Friday, September 9, 2011

Arctic Sea Ice Rots Away

2007 achieved its record lows by the timely intervention of strong winds that concentrated the ice and sharply reduced cover.  Since then much more ice mass has been lost and this year we match the 2007 low without any special wind concentration. Wind conditions as in 2007 will likely even halve the present apparent coverage because it is mostly badly weakened ice.  Such winds could easily remove a large part of present coverage into the Atlantic.

As I observed several years ago excess heat continues to infuse the Arctic Sea at much the same rate each year.  The appearance of large open patches in the ice fields themselves suggests that the end game has begun and that the bulk of the annual winter sea ice will disappear every summer. 

It should be pretty obvious now that the Arctic sea ice as we knew it is gone and has been replaced with recently formed ice at most a couple of seasons old.                                                                                                                                                                                                                                                                                                                                                                                                                                                                                                                                                                                                                                                                                                                                                                                                                                                                                                                                                                                                                                                                                                                                                                                                                                                                                                                                                                                                                              

Arctic sea ice near record lows: National Snow and Ice Data Center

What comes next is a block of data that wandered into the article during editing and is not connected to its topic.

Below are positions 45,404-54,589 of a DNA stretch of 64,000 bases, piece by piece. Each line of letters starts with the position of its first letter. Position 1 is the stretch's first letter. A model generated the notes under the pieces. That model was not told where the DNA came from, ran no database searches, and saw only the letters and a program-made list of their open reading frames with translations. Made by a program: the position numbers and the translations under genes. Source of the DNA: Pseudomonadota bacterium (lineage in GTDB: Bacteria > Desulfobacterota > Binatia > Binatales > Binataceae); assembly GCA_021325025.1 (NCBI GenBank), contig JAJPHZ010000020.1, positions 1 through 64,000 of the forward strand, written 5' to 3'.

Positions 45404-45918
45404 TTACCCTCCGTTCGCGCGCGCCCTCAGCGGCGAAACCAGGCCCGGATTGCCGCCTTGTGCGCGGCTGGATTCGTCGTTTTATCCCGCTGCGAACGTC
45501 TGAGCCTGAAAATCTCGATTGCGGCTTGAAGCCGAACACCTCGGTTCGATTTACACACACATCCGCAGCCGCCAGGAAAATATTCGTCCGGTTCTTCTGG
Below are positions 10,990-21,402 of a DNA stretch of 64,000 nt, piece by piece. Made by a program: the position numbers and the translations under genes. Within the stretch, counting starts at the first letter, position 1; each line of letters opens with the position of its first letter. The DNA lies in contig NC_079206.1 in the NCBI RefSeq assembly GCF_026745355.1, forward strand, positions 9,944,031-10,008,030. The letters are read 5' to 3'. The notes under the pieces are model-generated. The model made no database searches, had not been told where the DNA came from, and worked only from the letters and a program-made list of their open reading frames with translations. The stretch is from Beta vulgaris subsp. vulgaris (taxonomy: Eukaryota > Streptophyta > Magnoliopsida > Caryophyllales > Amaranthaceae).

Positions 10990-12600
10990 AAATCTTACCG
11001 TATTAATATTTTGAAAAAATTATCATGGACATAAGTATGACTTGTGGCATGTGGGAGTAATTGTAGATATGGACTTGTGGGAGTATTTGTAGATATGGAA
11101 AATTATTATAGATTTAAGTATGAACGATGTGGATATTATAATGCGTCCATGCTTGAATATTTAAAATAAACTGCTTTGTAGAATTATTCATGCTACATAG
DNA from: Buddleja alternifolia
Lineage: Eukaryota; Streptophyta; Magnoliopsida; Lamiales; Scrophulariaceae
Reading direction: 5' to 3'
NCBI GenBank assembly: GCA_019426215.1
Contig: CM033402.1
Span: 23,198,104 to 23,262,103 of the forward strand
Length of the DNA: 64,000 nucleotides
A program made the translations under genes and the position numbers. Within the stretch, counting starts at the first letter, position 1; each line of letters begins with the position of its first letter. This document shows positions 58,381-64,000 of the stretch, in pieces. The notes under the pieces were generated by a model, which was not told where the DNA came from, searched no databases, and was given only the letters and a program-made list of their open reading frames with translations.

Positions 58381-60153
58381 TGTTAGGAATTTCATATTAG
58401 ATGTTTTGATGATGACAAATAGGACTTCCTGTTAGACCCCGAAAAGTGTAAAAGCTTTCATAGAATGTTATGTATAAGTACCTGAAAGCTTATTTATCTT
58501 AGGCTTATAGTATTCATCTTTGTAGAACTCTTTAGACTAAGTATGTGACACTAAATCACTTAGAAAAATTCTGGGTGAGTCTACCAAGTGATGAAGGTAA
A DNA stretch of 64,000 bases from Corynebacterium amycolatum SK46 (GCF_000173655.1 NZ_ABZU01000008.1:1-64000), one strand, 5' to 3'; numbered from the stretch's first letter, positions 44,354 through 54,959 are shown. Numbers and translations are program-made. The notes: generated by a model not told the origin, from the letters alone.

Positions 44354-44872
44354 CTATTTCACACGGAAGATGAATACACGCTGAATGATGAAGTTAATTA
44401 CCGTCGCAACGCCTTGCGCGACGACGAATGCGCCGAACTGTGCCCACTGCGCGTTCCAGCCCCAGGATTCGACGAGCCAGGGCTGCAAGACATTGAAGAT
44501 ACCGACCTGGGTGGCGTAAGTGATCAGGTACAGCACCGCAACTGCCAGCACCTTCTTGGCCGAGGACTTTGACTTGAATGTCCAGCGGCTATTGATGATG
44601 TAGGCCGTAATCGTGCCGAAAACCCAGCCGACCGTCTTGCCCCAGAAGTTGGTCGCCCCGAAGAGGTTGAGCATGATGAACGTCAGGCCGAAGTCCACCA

The sea ice cover on the NW Passage also at record lows


Arctic sea ice extent for August 2011 was 5.52 million sq. km.. The magenta line shows the 1979 to 2000 average for that month. The black cross indicates the geographic North Pole. (IMAGE/ NSIDC)

Arctic sea ice extent will likely reach its lowest point for the year sometime during the next two weeks, and may yet set a new record low in 2011.

Whether a new record low is set hinges on three factors, says the National Snow and Ice Data Centre:

• how much heat remains in the ocean to eat away at the ice edge and bottom;

• whether wind patterns will blow the ice together and reduce ice cover or spread the ice apart and expand ice coverage; and,

• how thin the remaining ice cover is because thin ice quickly melts away when it is surrounded by warm water.

What’s already known is that last month Arctic sea ice extent — that is, how much of the Arctic Ocean is covered by ice — reached the second lowest level for the month from 1979 to 2011.

“If ice stopped declining in extent today, it would be the second-lowest minimum extent in the satellite record,” the NSIDC stated Sept. 6.

Both the Northwest Passage and the Northern Sea route appear to be open, the Colorado-based center said.

And sea ice in the Northwest Passage also stands at record low levels.

Sea ice is now almost completely gone from the Northwest Passage channels, with the exception of a small strip of ice across a stretch of the Parry Channelthe NSIDC said.

According to the Canadian Ice Service, sea ice extent in the western Parry Channel has now reached the lowest at this time of year since record keeping began in 1966. Very little multi-year ice remains.

Throughout August, sea ice extent was near the record lows of 2007, underscoring the continued decline in Arctic ice, the NSIDC said.

Average sea ice extent for August was 5.52 million square kilometres, 160,000 sq. km above the previous record low for the month, set in August 2007, and nearly one-third below the average from 1979 to 2000.

Sea ice coverage remained below normal everywhere except the East Greenland Sea. In addition, several large areas of open water opened within the ice pack.

Although the decline of sea ice extent slowed somewhat during August, the ice retreated at a faster pace than average.

Air temperatures were one to four degrees Celsius higher than average from1981 to 2010 over the Arctic Ocean, with the strongest increase over the Northwest Passage region, the NSIDC said.

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